Dartmouth Alums with this Major
- Community Organizer, ICARE
(FL, Dartmouth '10)
- Research & Analytics Specialist, Goodby, Silverstein & Partners (advertising)
(CA, Dartmouth '10)
- Consultant, Slalom Consulting
(NY, Dartmouth '08)
- Teacher, Prospect Hill Academy Charter School
(NY, Dartmouth '06)
- Park Ranger, Naturalist & Interpreter, National Parks Service
(UT, Dartmouth '06)
- Financial Analyst, Goldman Sachs
(NY, Dartmouth '05)
- Export Control Administrator, Colorado State University
(CO, Dartmouth '04)
- Foreign Service Officer, U.S. Department of State
(DC, Dartmouth '04)
- Program Manager, Office of Diversity & National Outreach, Peace Corps
(DC, Dartmouth '04)
- Lead Associate, Booz Allen Hamilton (consulting)
(DC, Dartmouth '03)
- Chief Operating Officer, Greenhouse Scholars
(CO, Dartmouth '03)
- Disasters Operations Specialist, USAID's Office of U.S. Foreign Disaster
(DC, Dartmouth '03)
- President, M. Leonard International, LLC (shoes)
(ME, Dartmouth '00)
- Senior Advisor, Climate Change, The Nature Conservancy
(DC, Dartmouth '00)
- Senior Brand Manager, Schiff Nutrition International
(CA, Dartmouth '00)
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Geographers study the material and symbolic transformation of the earth in relationship to both human and natural processes. In keeping with contemporary global shifts in culture, the environment, politics and economics, the boundaries of the geographic discipline are dynamic. For example, environmental change, international development, globalization, and new spatial technologies exemplify important arenas of study in geography. Theories of space, scale, location, place, region, mobility and displacement allow geographers to critically analyze change in both human and physical environments.
What is this?
- Critical and Analytical Thinking.
- Possessing and applying knowledge of how people, places, and regions are linked by global networks and processes (e.g., globalization, international trade, immigration, Internet technology, global climate system)
- Technical skills. For example, Identifying, explaining, and finding meaning in spatial patterns and relationships (e.g., site conditions, how places are similar and different, the influence of a land feature on its neighbors, the nature of transitions between places, how places are linked at local, regional, and/or global scales). Using quantitative methods to process spatial data for the purpose of making calculations, models, and inferences about space, spatial patterns, and spatial relationships. Using interviews, questionnaires, observations, photography, maps, and other techniques for measuring geographic information in the field. Understanding the underlying theories and methods related to acquiring an object without contacting it physically (e.g., aerial photography, radar, and satellite imaging). Using GIS and maps to acquire, manage, display, and analyze spatial data in digital form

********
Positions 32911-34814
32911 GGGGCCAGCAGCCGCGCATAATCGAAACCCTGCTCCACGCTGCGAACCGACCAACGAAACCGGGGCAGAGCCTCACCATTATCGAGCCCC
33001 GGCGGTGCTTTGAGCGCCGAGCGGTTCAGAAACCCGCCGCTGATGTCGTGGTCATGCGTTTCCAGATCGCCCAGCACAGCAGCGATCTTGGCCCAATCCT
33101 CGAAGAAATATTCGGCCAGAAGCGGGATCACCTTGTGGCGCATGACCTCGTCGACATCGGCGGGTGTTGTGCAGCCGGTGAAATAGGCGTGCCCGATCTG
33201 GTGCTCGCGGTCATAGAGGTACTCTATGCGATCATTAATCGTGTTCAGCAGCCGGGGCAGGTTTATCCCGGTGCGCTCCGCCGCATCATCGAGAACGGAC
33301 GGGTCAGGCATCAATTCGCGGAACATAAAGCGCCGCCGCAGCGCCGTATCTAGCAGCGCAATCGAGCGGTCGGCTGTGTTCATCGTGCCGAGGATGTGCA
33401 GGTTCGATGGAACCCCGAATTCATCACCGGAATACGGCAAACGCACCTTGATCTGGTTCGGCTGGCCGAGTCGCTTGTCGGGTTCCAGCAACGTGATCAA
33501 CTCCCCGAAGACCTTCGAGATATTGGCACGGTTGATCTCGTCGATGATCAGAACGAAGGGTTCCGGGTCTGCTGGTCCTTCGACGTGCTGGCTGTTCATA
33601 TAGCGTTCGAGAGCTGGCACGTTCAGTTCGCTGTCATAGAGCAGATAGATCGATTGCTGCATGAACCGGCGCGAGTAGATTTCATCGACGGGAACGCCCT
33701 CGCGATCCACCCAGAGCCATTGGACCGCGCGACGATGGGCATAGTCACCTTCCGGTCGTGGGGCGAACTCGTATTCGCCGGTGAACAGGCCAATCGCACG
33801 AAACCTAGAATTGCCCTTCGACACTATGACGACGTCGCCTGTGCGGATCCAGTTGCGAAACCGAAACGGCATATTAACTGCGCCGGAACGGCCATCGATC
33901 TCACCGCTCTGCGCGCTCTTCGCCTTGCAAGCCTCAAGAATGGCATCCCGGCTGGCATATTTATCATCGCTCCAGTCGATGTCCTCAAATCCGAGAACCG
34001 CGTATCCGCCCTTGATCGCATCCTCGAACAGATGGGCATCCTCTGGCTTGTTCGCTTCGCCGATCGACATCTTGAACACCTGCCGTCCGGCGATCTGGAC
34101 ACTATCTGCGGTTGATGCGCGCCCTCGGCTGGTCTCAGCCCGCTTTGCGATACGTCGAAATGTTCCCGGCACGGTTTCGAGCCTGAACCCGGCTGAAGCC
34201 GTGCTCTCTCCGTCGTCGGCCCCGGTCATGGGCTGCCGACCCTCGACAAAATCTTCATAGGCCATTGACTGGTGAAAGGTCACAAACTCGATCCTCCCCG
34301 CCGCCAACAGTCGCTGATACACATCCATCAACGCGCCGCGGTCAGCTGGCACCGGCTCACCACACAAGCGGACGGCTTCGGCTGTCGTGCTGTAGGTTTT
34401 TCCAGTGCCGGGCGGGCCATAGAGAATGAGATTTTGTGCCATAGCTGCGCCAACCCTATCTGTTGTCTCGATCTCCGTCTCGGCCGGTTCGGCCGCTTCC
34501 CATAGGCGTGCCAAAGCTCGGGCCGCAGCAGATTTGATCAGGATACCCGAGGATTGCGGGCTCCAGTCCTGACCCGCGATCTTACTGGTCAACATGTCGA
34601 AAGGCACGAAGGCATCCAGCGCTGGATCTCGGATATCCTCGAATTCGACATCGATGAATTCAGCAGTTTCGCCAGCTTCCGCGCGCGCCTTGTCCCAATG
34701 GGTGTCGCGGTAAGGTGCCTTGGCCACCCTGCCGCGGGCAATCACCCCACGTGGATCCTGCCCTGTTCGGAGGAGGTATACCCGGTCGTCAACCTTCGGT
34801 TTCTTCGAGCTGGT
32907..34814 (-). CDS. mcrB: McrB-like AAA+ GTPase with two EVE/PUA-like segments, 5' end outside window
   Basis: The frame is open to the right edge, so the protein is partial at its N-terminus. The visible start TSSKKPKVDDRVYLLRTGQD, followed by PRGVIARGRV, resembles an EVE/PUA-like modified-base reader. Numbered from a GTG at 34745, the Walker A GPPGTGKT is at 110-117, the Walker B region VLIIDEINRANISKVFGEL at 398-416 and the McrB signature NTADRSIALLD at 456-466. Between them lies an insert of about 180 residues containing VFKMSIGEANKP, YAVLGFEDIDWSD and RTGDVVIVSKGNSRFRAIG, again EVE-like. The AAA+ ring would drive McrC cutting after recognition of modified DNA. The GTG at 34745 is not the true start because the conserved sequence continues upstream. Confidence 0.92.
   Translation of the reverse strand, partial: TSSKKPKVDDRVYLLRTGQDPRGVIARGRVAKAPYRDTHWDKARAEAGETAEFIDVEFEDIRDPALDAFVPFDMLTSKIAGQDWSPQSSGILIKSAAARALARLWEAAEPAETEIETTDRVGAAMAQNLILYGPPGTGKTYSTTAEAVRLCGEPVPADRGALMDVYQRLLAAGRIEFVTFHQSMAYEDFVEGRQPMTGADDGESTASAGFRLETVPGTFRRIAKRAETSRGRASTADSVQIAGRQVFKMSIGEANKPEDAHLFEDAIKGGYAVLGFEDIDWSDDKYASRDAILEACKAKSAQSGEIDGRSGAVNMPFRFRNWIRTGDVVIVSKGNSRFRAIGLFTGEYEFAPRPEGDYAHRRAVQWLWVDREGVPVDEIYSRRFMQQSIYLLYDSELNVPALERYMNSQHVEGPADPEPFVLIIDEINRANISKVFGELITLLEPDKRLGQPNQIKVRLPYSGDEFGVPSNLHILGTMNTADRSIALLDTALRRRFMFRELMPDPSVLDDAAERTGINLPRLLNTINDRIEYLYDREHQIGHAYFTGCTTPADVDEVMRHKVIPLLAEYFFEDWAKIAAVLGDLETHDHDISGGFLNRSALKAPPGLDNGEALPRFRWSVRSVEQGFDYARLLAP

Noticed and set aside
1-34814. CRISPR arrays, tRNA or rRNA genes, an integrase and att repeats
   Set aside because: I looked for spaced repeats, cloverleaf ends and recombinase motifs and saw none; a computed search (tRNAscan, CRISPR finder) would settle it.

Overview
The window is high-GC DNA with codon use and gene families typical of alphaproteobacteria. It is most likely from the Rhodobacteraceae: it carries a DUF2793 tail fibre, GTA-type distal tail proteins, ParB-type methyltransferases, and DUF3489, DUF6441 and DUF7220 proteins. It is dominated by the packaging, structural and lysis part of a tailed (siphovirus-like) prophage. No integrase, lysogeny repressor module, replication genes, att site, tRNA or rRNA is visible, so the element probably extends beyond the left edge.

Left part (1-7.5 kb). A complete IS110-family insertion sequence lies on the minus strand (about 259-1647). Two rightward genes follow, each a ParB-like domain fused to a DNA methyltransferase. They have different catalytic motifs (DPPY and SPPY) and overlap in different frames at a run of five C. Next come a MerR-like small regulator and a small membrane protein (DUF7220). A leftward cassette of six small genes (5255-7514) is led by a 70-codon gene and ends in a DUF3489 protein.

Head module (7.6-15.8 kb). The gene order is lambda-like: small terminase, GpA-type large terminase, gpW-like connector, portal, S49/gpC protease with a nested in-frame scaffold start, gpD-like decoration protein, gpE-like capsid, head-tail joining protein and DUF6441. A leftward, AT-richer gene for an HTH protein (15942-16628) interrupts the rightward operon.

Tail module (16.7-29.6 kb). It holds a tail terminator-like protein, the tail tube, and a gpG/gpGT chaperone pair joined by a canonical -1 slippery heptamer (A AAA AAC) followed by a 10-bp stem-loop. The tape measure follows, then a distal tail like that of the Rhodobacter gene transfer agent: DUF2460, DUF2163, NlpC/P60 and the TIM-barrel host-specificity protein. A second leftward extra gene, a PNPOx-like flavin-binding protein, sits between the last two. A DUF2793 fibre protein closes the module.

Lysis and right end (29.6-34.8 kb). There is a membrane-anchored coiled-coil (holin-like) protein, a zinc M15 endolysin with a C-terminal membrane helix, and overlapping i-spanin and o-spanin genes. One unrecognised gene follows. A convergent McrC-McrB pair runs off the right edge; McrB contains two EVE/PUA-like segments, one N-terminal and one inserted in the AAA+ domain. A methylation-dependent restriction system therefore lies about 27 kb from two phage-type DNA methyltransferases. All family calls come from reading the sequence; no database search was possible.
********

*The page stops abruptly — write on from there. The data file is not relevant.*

- Research & Presentation skills
- Social responsibility and respect for diversity-- Using knowledge about population diversity (e.g., gender, ethnicity, race, sexuality, disability) to interpret social, economic, and political issues in different places.
- The Environment: Knowing and applying geographic information about relationships between nature and society (e.g., pollution from industrial development, economic effects of drought). Knowing and applying geographic information about geology and the processes that shape physical landscapes (e.g., soils, hydrology, topography, erosion). Knowing and applying geographic information about weather, climate, and atmospheric processes (e.g., temperature, precipitation, air quality). Knowing and applying geographic information about ecosystems and ecological processes (e.g., vegetation, wildlife, natural habitats).
Possible Career Paths
For students planning to terminate their formal education with the bachelor's degree, geography provides both the regional and world perspective required of responsible citizens. For the same reason geography is especially valuable for those who plan to enter graduate work in business administration, planning, law, or medicine.
Geography also offers a number of rewarding opportunities in teaching at all levels of the educational system. The potential of applying the geographic approach in government and private enterprise is increasing considerably, although many positions will not carry a geography title. Many employment opportunities exist for individuals trained in geographic information systems, cartography, remote sensing, and computer mapping. Roughly a quarter of all professional geographers today find employment in government either at the state or local levels, or in a variety of federal agencies, the armed forces, and in international organizations. Geographers hold such job titles as cartographer, geographic analyst, map curator, land officer, international economist, forest ecologist, soil conservationist, and climatologist.
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